Oh, If I only had a dollar for every time I have been called a hypocrite, how many times pit bull advocates have told me of their own anecdotal accounts of when they or somebody they knew had their tear duct ripped out by a Chow! This, after touting the "blame the deed, not the breed" meme. Hypocrites. Some of them will all out mention a hatred for Chows. Hypocrites. Indeed, I have read all of the media reports about Chows who attacked and even killed, and I don't look for scapegoats, I find it opens my eyes instead. They are euthanized at higher rates at shelters than pit bulls, and believe it or not, they are one of the most common mixes out there. I would never utter that lie, "it's all how you raise 'em". I have a healthy respect for this breed, one of the 12 most ancient. They have been bred for over a thousand years to be guard dogs...they do not have to be trained to do this, and they take their work seriously. As for the "your breed will be next"....I support adding other riskier breeds to some BSL policy (I generally don't support bans) including Chows. The way the pit bull advocacy goes about it, suggesting that ALL dogs should have the same policy, they reveal that they are much like that woman who presented a Baby to King Solomon, willing to have it cut it into two equal pieces for the cause of fairness. They show they don't like dogs, only their gripping dogs, when saying they advocate for better policy for ALL dogs. The same policy for a Poodle, Lab or Spaniel and a Pit Bull, Rottweiler, Chow or Akita is NOT fair. Oh, and when you see the lack of concern they have when somebody elses dog is attacked, there is rarely any empathy for that dog and their owner. Hypocrites.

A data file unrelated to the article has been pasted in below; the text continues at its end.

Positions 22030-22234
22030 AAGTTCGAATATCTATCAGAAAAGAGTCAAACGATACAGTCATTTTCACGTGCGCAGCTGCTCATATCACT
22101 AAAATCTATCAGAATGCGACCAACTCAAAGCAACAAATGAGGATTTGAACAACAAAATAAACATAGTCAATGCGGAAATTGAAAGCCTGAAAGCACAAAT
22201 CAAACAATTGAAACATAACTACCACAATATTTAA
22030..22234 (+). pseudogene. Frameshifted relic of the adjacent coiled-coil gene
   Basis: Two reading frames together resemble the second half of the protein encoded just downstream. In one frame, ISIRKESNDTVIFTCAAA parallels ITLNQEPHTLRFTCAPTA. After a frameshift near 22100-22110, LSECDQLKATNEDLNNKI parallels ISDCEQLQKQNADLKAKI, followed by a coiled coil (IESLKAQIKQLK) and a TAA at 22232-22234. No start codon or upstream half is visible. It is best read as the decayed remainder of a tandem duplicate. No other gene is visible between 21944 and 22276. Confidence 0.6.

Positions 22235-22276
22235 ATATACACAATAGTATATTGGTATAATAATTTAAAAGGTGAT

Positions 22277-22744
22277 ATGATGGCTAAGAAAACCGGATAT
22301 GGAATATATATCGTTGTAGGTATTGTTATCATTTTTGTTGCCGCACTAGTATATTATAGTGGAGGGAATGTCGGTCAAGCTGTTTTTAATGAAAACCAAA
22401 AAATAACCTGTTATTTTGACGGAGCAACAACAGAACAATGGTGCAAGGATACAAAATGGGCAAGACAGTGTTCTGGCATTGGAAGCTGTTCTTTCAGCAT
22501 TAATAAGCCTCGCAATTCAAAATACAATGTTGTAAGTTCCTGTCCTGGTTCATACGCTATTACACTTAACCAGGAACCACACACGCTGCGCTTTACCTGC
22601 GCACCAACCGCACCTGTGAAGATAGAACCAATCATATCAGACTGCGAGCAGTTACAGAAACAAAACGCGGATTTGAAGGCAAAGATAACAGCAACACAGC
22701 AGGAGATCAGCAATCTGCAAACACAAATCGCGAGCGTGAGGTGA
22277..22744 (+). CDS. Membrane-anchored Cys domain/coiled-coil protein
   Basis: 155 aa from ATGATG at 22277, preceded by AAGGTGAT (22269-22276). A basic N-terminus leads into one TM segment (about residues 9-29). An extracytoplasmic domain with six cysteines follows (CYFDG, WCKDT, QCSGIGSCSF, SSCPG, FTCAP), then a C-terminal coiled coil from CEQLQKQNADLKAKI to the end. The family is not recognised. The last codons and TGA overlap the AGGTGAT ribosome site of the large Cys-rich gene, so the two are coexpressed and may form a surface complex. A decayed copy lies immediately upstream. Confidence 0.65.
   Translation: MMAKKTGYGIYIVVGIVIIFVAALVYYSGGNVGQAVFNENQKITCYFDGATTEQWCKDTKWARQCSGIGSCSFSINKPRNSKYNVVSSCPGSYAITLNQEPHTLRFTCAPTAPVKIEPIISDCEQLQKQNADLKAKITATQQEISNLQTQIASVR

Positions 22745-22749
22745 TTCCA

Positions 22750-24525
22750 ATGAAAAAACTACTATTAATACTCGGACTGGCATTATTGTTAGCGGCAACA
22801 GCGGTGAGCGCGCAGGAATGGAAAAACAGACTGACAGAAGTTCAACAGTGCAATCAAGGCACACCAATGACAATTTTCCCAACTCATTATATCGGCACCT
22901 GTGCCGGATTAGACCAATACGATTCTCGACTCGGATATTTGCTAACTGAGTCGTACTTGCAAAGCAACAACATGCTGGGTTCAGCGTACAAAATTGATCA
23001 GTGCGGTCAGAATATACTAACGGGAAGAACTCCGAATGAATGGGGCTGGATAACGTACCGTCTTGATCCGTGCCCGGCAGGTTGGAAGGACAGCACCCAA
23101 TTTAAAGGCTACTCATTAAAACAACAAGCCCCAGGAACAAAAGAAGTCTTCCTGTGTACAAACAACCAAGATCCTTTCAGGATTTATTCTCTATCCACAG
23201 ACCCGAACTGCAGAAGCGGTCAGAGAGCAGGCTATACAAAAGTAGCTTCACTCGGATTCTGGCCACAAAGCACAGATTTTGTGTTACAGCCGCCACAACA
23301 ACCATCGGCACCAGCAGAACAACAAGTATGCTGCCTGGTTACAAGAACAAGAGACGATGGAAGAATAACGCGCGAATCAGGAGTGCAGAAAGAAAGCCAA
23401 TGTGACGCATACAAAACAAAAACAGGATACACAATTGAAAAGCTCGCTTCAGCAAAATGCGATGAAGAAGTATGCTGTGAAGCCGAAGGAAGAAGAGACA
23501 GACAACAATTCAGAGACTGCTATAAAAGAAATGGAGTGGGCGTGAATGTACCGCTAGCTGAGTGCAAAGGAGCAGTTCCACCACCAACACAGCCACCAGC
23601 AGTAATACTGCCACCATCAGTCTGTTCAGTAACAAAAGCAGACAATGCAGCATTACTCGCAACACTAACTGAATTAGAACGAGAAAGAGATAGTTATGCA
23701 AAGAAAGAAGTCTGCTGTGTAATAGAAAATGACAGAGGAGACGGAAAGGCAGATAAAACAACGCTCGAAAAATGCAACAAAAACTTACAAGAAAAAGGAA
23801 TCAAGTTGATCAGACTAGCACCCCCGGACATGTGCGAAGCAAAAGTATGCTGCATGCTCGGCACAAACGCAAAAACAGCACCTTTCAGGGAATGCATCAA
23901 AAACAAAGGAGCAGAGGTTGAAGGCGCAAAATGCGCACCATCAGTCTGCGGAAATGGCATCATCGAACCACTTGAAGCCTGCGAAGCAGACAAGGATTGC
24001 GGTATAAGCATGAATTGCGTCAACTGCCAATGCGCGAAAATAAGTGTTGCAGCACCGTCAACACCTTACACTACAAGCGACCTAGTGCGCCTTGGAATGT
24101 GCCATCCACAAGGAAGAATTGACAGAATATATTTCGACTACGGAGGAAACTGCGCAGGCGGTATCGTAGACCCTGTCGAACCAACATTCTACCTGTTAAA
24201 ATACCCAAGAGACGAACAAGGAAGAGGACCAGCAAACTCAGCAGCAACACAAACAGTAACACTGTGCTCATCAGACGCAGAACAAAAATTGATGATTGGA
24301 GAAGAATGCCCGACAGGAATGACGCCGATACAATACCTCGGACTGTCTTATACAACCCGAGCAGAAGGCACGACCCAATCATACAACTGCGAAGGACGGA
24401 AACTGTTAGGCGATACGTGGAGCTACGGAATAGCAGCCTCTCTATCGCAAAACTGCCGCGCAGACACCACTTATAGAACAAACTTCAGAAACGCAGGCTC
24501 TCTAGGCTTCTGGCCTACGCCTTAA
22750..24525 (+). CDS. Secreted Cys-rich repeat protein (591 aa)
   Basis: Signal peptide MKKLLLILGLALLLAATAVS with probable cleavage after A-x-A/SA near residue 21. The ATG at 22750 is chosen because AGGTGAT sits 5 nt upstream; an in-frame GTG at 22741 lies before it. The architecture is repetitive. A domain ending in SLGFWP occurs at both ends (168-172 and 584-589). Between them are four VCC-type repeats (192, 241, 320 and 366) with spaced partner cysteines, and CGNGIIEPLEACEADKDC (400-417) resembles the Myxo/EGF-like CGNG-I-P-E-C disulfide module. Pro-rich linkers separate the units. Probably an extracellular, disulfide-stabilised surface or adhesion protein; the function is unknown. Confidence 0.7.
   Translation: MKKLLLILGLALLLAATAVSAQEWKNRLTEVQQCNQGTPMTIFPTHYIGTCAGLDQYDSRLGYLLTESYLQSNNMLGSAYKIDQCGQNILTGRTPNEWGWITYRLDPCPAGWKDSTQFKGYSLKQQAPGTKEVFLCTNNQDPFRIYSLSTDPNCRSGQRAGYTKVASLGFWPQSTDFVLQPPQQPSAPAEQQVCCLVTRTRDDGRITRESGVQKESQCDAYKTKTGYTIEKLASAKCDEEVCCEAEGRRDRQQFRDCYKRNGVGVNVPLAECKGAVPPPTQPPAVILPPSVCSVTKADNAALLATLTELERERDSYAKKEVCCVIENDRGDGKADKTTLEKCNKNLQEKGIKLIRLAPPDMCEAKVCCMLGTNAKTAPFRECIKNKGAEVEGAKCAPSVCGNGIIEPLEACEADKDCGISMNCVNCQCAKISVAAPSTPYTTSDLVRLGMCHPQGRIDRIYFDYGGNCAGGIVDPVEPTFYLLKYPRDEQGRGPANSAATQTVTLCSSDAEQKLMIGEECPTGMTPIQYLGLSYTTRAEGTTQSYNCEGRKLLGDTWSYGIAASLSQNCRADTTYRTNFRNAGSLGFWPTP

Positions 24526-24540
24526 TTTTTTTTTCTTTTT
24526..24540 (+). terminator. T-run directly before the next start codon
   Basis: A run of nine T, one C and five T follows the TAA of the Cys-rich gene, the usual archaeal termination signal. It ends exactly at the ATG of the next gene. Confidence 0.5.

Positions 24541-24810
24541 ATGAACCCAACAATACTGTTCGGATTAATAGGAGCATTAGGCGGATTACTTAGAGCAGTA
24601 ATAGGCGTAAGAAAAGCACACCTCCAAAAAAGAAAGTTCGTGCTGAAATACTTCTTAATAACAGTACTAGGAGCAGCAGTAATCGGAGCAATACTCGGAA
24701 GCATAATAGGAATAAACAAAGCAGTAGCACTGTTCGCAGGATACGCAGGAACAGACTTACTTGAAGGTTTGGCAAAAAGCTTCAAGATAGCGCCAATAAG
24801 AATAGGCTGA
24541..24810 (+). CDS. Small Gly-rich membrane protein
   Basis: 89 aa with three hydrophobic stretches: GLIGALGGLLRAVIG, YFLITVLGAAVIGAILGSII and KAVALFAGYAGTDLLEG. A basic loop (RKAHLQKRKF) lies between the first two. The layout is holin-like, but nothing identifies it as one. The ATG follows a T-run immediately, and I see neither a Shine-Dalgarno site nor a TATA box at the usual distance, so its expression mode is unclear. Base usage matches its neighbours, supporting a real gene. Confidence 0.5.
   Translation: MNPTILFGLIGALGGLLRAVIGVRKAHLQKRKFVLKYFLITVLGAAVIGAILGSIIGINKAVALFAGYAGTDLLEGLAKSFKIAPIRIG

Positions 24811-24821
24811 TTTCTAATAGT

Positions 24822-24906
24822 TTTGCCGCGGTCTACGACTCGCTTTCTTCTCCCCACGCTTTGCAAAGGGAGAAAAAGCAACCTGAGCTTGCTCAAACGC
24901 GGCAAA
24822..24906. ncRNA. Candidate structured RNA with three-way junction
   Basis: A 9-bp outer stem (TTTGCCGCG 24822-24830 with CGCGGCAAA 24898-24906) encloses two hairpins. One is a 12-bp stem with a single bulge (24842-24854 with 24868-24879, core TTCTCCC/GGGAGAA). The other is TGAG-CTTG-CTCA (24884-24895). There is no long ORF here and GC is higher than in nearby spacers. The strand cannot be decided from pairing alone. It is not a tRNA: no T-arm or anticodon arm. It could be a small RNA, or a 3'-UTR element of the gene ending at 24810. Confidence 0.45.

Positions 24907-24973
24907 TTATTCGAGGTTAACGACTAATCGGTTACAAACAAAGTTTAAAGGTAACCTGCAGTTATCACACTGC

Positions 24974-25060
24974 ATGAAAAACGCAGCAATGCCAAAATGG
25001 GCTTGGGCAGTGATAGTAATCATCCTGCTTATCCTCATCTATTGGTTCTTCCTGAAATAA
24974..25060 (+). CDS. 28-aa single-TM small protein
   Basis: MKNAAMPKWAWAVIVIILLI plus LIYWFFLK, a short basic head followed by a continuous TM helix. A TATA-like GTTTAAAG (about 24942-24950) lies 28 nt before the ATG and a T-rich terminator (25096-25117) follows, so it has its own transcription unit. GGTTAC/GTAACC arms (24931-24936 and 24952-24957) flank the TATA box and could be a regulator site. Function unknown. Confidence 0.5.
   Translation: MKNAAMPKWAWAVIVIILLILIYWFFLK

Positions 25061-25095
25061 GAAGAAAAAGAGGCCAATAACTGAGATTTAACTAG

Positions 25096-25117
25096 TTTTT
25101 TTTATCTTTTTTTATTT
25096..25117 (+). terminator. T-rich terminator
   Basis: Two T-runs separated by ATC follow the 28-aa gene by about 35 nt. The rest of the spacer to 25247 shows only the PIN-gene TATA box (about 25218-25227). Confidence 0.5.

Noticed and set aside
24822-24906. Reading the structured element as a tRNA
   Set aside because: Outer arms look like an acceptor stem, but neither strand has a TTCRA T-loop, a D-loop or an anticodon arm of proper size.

I say the insurance industry would do some fine calculations of risk: not all cars are created equal and neither are dogs. OK, fine, let us make everyone pay liability insurance for all dogs based on risk....Chihuahua owners pay 5 dollars a year, 10 for Labs, 50 for German Shepherds, 100 dollars for Chows, and 1,000 for pit bulls. Fair is Fair.
However, there is a vast difference between the advocacy for Chows and pit bulls. The Chow advocacy doesn't sugar coat, doesn't promote them as "Nanny Dogs", and advises that Chows are not "typical" dogs.
They are cat-like in their attitudes: aloof, reserved with affection, independent, dignified and stubborn. Although their soft fur is ripe for hugging, they don't always enjoy being fussed over by children or strangers. From this description, I think you can see that the Chow Chow is not a breed for everyone. Its temperament is often misunderstood and many people mistakenly believe that Chows are vicious dogs. This breed is naturally suspicious of strangers and very territorial. In all honesty, some Chows do have temperament problems. The breed went through two periods of dramatic public popularity, once in the 1930's and again during the 1980's. In a rush to cash in on this popularity and sell puppies quickly for a profit, unscrupulous or inexperienced breeders and pet owners often used Chows with unsuitable temperaments for breeding.
I've heard and read the advice, that Chows do not make a good choice for families with children, usually they are on lists of the top ten most dangerous dogs, sometimes even replacing the pit bull and Rottweiller as the No.ONE most dangerous dog breed. Here's one, where they are listed as the absolute worst breed for families with children, ahead of the Rottweiler and the Nanny Dog, and that oft mentioned Chihuahua. Some good points, but this person hardly writes like a scholar.